Click to view our fantastic subscription offers

Instant access to the F1 paddock

You have 5 views remaining

You have read 10 stories this month. After 15, you will need to register or subscribe.

Register with us for free to view 30 stories a month.

Or subscribe to AUTOSPORT+ for unlimited news stories and access to our exclusive subscriber-only content.

Our commitment to quality journalism

We've introduced metered access to AUTOSPORT which will ensure that the majority of our visitors can continue to view the site for free. But we think that is worth a small investment from those who use it most, so that we can continue to send the leading experts in their field to motor racing paddocks all over the world to break the latest news and produce the most compelling interviews and race reports.

Every visitor gets 15 free page views per month. Once you reach the limit you can register to get 30 views or choose one of our value-for-money subscription packages to continue viewing and to get additional access to a range of features including:

  • Unlimited access to AUTOSPORT with news and views from the paddock
  • Enjoy AUTOSPORT+: subscriber-only analysis, comment and top-quality pictures
  • Get AUTOSPORT magazine in a digital format on your computer or iPad every week
  • Full access to FORIX - the world's best motorsport statistics website

We greatly appreciate your continued support to keep AUTOSPORT at the forefront of motorsport coverage, and we look forward to welcoming you as a new subscriber.

Glenn Freeman Editor
Find out more about our subscriptions

Red Bull blames 'immature' F1 technology for FIA sensor mistrust

Christian Horner F1 2014

Red Bull has blamed 'immature' technology for its mistrust of the FIA's Formula 1 fuel-flow readings that resulted in Daniel Ricciardo's exclusion from the Australian Grand Prix.

After Ricciardo lost his second place at Albert Park for exceeding the maximum fuel-flow rate, Red Bull team principal Christian Horner has hit out at the equipment provided to the team.

He says that a spate of problems with the sensors experienced by both his and other teams since testing began led to Red Bull not believing the FIA equipment in Melbourne was to be trusted.

"It is common knowledge that there has been a problem with these sensors all year during the tests," he said.

"There are other teams have had sensors fail, and others have had to be re-zeroed. It is immature technology.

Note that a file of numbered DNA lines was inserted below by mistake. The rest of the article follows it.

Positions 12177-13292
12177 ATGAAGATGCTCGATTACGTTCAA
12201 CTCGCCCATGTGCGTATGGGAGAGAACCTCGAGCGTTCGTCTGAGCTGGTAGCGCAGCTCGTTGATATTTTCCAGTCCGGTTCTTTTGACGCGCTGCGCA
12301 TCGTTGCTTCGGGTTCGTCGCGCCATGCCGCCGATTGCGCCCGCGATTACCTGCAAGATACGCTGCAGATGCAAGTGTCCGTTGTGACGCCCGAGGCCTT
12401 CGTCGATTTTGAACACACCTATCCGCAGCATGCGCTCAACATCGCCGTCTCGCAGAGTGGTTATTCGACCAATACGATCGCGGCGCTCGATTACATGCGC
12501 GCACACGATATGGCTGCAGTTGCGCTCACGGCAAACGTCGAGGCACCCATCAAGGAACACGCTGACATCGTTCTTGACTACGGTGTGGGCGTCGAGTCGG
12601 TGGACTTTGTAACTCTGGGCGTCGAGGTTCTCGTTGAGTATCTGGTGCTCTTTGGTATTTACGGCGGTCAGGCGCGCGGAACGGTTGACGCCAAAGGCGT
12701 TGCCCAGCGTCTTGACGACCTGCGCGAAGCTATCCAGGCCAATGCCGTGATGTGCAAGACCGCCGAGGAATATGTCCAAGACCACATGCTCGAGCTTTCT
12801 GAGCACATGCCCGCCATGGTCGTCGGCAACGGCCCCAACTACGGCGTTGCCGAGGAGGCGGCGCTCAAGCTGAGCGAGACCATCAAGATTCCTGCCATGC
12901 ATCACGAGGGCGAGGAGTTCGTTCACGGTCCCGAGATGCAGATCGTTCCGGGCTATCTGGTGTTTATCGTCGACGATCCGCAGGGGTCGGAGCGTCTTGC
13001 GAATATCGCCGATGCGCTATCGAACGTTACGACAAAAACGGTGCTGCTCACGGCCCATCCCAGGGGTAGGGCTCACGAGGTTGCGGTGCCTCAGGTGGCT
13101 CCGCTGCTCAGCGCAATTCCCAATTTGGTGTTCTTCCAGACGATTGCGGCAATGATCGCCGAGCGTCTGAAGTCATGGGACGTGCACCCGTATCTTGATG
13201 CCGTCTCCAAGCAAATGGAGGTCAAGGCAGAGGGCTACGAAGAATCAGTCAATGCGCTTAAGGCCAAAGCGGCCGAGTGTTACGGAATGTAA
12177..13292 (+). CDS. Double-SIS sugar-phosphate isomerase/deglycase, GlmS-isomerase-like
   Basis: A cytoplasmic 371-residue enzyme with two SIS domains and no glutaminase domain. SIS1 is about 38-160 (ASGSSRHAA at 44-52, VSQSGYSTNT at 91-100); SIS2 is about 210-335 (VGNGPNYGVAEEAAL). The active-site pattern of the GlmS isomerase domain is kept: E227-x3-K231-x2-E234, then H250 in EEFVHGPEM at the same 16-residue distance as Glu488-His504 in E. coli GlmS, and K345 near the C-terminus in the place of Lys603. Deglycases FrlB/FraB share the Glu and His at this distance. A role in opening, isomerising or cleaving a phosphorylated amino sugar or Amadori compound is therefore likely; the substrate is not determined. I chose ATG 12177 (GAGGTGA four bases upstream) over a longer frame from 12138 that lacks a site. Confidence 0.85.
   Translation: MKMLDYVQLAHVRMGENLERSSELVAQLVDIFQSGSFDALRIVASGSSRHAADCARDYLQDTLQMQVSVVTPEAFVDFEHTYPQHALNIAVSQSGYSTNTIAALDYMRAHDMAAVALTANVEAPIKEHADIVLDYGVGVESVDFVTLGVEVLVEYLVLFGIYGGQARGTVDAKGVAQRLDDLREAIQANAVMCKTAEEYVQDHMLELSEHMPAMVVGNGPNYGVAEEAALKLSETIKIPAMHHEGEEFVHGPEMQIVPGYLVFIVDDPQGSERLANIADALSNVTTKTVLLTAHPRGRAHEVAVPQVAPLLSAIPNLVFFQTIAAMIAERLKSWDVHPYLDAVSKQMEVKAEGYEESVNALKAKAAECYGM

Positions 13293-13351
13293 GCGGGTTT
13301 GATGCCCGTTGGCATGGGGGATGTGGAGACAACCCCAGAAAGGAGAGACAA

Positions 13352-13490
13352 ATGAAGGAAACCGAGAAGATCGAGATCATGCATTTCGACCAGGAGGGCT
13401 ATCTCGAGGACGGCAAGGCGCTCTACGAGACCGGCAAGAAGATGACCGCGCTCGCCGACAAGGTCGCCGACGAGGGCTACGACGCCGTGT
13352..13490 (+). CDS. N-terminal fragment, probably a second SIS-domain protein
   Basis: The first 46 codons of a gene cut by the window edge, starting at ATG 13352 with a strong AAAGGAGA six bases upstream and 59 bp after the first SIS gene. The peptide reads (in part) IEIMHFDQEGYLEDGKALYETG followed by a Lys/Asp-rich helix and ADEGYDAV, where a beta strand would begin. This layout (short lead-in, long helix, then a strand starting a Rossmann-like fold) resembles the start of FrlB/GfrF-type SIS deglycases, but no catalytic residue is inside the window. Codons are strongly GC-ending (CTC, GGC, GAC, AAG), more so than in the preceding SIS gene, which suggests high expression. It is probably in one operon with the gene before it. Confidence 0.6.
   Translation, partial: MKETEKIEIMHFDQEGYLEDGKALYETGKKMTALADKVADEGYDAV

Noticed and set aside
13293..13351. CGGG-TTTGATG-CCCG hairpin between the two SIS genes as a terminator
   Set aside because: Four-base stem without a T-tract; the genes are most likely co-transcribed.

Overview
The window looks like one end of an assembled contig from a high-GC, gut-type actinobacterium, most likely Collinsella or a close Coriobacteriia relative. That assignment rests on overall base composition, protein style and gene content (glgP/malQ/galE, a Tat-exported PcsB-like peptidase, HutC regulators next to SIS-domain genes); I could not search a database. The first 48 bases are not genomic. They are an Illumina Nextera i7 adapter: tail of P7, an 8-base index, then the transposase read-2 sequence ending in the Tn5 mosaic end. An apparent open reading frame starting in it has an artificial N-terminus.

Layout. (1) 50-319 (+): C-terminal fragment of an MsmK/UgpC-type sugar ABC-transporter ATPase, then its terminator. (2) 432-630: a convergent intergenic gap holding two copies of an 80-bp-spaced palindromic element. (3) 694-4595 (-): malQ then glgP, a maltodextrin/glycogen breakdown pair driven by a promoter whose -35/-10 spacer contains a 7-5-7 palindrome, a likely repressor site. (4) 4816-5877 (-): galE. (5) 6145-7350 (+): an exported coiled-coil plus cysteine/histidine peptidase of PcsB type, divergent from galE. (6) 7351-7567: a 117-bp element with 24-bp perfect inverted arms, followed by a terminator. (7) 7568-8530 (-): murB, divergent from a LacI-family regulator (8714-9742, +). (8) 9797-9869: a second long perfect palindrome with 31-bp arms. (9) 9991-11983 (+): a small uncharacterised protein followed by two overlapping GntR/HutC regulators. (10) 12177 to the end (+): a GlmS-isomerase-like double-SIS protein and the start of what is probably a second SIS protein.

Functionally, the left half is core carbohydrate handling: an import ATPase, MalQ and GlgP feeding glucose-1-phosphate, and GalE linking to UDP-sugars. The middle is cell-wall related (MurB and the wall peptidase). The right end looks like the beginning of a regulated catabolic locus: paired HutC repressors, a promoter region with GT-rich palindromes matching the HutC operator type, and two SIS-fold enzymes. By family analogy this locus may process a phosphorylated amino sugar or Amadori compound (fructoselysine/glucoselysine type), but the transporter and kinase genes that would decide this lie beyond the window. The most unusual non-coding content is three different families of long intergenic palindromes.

"It is impossible to rely 100 per cent on that sensor which has proved to be problematic in almost every session we have run in."

Red Bull fuel flow controversy
Ricciardo excluded from Australian GP
FIA: Red Bull ignored requests
Analysis: fuel-flow sensors explained
Red Bull rivals followed FIA over fuel sensors

When asked if he was surprised other teams had not faced similar investigations, he said: "Yes. Because I think there have been so many issues with these sensors.

"I don't think any of them have been working 100 per cent reliably through the weekend. Even in the race, quite a few have acted incorrectly."


The FIA has been aware of accuracy issues in the fuel-flow sensors, which are provided by the British company Gill Sensors.

AUTOSPORT understands that calibration problems came to light during pre-season testing regarding their accuracy.

In promotional material on its own website, Gill Sensors claims that 52 per cent of its meters are with a 0.1 per cent accuracy reading, with 92 per cent within 0.25 per cent.

Daniel Ricciardo F1 Red Bull 2014

Teams and the FIA have found that some of the sensors are wildly out, however, which means they are unsuitable for use.

But with this characteristic having come to light during pre-season, the FIA is confident that it and the teams have learned how to achieve good accuracy.

When asked earlier in the Australian GP weekend about the situation, F1 race director Charlie Whiting said: "It is very apparent right from the beginning whether or not an individual sensor is going to work.

"It is either very, very good or a long way out, so you can identify whether or not that meter should be used.

"We monitor them all the way through the race and if we see a fault we have a fallback solution."

  More news  
Read the AUTOSPORT Digital Edition
Visit the shop
See highlights from 60 years of AUTOSPORT
Paddock insight from group F1 editor Jonathan Noble
Grand Prix news updates from F1 editor Edd Straw
Breaking news feed
Live commentary feed